The creation of a lateral ileostomy or colostomy in patients at risk of AL aims at diverting the bowel content away from the anastomosis in order to decrease the rate of AL and the related morbidity. However, diverting stoma expose the patients to the risk of dehydration or to stoma closure-related complications. Further, they lead to an additional scare or won’t be closed in a significant proportion of patients[70].

A Cochrane systematic review and meta-analysis including RCT assessing the use of prophylactic stoma versus no stoma in patients with low anterior resection for rectal cancer until November 2009 described the use of covering stoma to lower the incidence of AL (RR 0.33)[71]. Thereafter, a review of 525 patients with colo-anal anastomosis from the NSQIP database identified the absence of stoma as a risk factor for developing postoperative sepsis (OR 6.29), although the rate of AL was not reported. Also, allocation to the stoma group was not randomized and the effect was not observed in patients with low pelvic anastomosis (1’266 patients)[72]. A systematic review and meta-analysis including all studies published between 2014 and 2017 regarding the role of a protective stoma in patients undergoing low anterior resection, identified the presence of a stoma as a protective factor against AL (RR 0.38, 5’612 patients, 11 studies)[73]. A later systematic review and meta-analysis including only RCT (4 RCT, 358 patients) confirmed that diverting stoma lowers the risk of AL (OR 0.32)[74]. The Cochrane collaboration produced a systematic review and meta-analysis pooling 648 patients from 6 RCT and identified diverting stoma as a protective factor against clinical AL (RR 0.33) after low anterior resection[71].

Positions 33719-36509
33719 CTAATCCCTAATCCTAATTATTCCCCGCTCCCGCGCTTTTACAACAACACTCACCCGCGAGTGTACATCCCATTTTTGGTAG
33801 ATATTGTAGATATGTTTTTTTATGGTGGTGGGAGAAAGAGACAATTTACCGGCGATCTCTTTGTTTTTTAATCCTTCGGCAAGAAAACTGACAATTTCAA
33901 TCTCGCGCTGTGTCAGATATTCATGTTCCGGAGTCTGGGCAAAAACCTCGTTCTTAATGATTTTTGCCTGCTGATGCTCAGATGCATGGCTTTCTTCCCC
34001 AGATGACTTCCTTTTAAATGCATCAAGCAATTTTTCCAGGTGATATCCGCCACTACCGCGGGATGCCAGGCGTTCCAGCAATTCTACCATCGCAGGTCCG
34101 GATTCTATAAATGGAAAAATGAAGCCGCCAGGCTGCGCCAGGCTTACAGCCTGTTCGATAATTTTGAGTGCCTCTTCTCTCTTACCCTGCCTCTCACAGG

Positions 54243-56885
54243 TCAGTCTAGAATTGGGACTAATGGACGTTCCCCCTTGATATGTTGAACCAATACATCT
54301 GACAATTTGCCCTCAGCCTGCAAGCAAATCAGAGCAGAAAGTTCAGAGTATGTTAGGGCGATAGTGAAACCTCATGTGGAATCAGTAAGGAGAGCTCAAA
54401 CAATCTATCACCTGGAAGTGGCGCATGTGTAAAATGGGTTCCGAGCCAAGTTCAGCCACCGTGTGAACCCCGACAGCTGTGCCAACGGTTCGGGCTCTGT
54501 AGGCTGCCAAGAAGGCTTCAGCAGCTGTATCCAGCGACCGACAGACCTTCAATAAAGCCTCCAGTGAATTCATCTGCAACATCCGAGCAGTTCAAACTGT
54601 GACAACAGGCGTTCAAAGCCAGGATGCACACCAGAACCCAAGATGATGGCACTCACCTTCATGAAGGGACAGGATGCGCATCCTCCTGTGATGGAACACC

Evidence regarding “ghost ileostomy” – a bowel loop brought through the abdominal wall but left unopened, leaving the possibility to be transformed in an ileostomy if needed – is low and remains to be clarified[3]. Therefore, we can conclude that diverting stoma allows reducing the occurrence of AL in at-risk patients (those with low anastomosis). Ghost ileostomy could constitute a solution to avoid the occurrence of stoma-related complications, but it should be keep in mind that ghost ileostomy won’t allow to avoid AL but rather to decrease its morbidity.

Prophylactic intra-abdominal drainage

Prophylactic intra-abdominal drainage during elective colorectal surgery was thought to help monitoring the occurrence of AL and to reduce its morbidity by avoiding a generalized peritonitis. The GRECCAR 5 trial compared 236 randomized rectal cancer patients allocated to the intra-abdominal drain group to 233 patients allocated to the group without drainage. Intra-abdominal drainage did not allow to reduce the rate of pelvic sepsis, the postoperative morbidity, the reoperation rate, the lenght of hospital stay and the rate of stoma closure[75]. Later, a systematic review and meta-analysis pooling 760 patients from 4 RCT demonstrated that intra-abdominal drainage did not reduce AL, pelvic complications, reintervention and mortality. Contrariwise, the incidence of postoperative bowel obstruction was significantly higher in the drained group (OR 1.61)[76]. A Cochrane systematic review obtained the same conclusion thtat prophylactic intra-abdominal drainage did not reduce the rate of AL[77]. Therefore, prophylactic intra-abdominal drainage should be discouraged in elective colorectal surgery.